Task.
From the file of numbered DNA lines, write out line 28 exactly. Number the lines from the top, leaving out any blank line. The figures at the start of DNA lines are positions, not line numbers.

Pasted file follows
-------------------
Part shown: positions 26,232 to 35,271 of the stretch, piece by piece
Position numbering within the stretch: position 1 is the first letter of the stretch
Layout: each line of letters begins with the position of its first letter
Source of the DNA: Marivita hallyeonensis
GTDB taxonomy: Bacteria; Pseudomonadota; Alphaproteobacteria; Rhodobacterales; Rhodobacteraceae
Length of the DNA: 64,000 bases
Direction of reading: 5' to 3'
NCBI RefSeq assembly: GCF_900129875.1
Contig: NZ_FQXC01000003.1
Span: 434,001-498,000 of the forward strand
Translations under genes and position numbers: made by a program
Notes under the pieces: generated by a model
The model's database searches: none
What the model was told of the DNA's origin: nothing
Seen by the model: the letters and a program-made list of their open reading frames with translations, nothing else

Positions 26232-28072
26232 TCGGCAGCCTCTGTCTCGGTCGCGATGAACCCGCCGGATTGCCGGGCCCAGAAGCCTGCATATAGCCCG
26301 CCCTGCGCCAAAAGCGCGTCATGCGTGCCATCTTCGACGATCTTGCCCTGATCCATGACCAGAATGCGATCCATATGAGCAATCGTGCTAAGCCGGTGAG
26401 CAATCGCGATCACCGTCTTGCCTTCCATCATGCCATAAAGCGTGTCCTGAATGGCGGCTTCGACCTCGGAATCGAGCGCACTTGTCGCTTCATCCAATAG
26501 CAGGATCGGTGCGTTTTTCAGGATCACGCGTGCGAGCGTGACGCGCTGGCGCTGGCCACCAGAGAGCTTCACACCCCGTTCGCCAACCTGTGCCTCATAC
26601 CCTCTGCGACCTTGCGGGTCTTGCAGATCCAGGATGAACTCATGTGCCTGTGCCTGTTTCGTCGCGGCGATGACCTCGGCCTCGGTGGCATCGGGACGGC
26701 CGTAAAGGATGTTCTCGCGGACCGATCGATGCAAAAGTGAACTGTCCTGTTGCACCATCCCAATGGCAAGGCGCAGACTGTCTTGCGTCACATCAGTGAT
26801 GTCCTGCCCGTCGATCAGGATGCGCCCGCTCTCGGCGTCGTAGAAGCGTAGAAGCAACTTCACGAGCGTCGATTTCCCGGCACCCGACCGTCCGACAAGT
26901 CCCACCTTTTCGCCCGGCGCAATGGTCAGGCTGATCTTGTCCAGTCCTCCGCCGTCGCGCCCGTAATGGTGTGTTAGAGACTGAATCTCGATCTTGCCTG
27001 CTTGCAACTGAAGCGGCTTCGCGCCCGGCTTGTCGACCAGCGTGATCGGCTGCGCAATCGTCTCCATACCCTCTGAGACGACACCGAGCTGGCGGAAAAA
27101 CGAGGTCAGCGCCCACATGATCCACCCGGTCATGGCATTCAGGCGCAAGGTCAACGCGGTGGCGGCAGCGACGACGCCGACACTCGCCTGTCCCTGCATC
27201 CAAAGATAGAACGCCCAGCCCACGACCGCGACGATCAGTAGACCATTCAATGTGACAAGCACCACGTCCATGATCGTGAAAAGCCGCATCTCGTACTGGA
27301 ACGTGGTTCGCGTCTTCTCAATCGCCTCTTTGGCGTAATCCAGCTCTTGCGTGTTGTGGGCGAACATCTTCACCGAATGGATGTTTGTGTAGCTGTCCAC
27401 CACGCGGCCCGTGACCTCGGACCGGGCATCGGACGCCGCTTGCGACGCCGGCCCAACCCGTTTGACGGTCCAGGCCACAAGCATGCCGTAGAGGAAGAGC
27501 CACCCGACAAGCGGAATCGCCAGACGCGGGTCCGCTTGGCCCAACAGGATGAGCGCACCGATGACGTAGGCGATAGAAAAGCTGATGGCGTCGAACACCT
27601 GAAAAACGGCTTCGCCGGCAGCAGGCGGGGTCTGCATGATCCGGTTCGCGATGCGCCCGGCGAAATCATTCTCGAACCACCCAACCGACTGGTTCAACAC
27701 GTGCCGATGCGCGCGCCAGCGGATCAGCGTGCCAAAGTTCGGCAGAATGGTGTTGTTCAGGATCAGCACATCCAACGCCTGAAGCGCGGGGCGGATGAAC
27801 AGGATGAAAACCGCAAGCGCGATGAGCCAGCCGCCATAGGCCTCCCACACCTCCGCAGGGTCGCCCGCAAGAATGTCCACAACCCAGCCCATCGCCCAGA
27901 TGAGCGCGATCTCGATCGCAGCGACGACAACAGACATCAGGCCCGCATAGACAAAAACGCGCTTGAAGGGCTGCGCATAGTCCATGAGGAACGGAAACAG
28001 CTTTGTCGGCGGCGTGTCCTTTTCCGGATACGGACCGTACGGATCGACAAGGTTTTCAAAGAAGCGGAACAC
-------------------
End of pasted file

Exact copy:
27301 ACGTGGTTCGCGTCTTCTCAATCGCCTCTTTGGCGTAATCCAGCTCTTGCGTGTTGTGGGCGAACATCTTCACCGAATGGATGTTTGTGTAGCTGTCCAC